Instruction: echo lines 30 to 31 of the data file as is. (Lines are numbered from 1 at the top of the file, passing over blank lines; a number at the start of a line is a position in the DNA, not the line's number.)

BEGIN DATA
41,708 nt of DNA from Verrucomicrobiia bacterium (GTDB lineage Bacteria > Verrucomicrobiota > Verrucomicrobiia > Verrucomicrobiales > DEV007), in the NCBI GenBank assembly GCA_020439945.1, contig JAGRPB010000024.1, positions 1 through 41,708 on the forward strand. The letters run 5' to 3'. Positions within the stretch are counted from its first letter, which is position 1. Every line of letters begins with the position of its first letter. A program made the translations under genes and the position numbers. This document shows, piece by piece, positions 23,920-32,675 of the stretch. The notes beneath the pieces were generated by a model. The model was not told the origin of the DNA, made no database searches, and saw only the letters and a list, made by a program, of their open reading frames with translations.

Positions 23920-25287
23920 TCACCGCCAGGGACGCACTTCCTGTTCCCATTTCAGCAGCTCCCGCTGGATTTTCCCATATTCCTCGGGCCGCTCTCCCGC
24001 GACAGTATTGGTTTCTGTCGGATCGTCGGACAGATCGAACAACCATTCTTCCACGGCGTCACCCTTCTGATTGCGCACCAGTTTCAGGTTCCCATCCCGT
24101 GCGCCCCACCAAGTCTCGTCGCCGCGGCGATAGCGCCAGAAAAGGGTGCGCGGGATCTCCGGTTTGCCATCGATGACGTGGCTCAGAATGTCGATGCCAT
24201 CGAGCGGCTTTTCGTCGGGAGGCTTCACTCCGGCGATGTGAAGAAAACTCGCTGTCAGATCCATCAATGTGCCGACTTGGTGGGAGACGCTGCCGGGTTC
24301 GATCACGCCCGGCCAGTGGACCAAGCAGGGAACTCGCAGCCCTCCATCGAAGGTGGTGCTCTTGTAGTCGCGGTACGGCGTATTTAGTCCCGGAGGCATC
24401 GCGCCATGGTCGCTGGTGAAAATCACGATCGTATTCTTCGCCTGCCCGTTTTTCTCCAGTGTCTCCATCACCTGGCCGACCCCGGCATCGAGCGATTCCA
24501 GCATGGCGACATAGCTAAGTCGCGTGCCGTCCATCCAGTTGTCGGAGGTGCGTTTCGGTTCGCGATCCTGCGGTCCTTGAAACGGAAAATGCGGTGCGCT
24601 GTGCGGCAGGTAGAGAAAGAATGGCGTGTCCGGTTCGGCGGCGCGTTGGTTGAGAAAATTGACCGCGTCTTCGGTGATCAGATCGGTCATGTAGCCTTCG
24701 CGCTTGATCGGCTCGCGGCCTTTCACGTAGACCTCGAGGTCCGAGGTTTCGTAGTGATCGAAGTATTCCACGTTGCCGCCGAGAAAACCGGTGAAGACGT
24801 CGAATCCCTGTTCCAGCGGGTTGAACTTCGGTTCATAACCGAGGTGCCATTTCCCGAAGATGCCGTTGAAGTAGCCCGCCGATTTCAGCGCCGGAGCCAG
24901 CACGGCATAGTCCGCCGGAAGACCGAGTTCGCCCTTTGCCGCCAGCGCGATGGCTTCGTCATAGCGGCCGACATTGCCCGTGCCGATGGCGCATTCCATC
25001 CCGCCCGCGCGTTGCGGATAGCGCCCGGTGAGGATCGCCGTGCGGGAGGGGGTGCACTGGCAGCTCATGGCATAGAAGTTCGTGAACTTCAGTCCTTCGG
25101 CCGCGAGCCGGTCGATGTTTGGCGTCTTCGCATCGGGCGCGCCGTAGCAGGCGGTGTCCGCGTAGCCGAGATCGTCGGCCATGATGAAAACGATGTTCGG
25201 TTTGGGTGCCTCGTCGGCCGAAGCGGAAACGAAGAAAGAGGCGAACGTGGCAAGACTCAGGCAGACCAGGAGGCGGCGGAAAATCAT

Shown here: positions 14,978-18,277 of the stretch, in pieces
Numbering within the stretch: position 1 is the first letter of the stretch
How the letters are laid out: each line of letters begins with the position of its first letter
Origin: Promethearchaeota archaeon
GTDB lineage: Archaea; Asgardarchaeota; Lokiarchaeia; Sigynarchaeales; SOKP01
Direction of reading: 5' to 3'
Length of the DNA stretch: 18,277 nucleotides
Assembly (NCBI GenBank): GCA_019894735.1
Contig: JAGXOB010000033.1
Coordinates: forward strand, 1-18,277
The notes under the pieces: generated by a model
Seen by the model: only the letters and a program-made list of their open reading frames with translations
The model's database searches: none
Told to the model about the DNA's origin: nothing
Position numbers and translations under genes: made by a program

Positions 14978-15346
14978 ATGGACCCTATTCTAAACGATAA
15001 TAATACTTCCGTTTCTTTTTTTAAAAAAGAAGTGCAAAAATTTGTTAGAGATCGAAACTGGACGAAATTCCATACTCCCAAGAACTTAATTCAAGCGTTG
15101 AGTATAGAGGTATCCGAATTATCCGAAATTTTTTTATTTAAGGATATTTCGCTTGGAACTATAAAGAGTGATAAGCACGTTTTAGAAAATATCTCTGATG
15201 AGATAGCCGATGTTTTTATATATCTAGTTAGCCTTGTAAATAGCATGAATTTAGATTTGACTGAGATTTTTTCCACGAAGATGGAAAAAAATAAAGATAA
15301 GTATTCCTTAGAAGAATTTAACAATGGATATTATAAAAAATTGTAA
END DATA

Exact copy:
Told to the model about the DNA's origin: nothing
Position numbers and translations under genes: made by a program